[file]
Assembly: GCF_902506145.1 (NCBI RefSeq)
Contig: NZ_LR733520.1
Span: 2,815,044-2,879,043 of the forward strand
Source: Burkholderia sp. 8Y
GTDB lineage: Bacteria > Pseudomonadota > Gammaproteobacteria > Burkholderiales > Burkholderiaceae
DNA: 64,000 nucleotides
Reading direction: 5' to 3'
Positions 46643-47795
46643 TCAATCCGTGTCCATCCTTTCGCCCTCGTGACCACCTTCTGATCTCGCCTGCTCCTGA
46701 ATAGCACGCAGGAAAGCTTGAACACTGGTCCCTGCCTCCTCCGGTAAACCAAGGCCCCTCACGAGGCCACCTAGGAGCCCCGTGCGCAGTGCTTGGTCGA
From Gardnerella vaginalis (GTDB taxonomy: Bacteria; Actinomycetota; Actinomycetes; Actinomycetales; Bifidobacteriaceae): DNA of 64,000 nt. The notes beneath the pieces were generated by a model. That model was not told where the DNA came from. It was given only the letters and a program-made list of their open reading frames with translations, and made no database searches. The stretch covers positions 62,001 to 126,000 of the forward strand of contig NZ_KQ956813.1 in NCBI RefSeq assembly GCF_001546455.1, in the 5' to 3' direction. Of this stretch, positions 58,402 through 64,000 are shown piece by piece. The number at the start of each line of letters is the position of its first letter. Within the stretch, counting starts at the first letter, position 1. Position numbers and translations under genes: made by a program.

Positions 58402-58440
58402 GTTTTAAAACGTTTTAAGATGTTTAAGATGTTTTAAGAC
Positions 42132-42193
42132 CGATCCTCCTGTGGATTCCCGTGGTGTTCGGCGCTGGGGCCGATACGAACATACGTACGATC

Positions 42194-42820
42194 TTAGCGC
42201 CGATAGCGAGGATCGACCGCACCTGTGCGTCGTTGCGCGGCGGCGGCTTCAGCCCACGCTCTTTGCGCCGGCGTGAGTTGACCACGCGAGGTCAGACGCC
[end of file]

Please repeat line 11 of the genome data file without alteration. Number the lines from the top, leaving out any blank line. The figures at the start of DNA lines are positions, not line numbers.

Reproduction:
From Gardnerella vaginalis (GTDB taxonomy: Bacteria; Actinomycetota; Actinomycetes; Actinomycetales; Bifidobacteriaceae): DNA of 64,000 nt. The notes beneath the pieces were generated by a model. That model was not told where the DNA came from. It was given only the letters and a program-made list of their open reading frames with translations, and made no database searches. The stretch covers positions 62,001 to 126,000 of the forward strand of contig NZ_KQ956813.1 in NCBI RefSeq assembly GCF_001546455.1, in the 5' to 3' direction. Of this stretch, positions 58,402 through 64,000 are shown piece by piece. The number at the start of each line of letters is the position of its first letter. Within the stretch, counting starts at the first letter, position 1. Position numbers and translations under genes: made by a program.